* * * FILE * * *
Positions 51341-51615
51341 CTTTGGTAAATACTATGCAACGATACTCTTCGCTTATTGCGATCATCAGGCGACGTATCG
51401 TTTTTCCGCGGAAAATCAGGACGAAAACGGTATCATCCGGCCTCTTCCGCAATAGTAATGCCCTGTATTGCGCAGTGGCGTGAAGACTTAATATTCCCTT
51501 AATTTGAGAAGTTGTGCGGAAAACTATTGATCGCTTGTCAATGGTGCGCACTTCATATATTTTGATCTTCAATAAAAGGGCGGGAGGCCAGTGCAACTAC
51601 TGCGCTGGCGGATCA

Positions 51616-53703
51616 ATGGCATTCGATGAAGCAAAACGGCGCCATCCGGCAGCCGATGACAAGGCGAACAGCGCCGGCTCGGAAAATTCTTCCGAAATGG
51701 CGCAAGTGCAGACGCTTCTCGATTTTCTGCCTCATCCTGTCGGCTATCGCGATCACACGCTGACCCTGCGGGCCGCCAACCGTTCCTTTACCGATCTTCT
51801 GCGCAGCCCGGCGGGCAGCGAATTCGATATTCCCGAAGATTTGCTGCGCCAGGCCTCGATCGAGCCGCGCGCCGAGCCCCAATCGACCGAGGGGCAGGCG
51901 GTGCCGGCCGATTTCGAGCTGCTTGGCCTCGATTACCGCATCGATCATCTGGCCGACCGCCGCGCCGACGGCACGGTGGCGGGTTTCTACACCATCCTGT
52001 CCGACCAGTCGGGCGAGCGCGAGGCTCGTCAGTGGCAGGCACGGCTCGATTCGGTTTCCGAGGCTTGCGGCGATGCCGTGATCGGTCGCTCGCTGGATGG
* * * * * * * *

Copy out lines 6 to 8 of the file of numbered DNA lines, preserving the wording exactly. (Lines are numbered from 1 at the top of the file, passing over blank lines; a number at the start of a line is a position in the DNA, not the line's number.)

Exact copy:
Positions 51616-53703
51616 ATGGCATTCGATGAAGCAAAACGGCGCCATCCGGCAGCCGATGACAAGGCGAACAGCGCCGGCTCGGAAAATTCTTCCGAAATGG
51701 CGCAAGTGCAGACGCTTCTCGATTTTCTGCCTCATCCTGTCGGCTATCGCGATCACACGCTGACCCTGCGGGCCGCCAACCGTTCCTTTACCGATCTTCT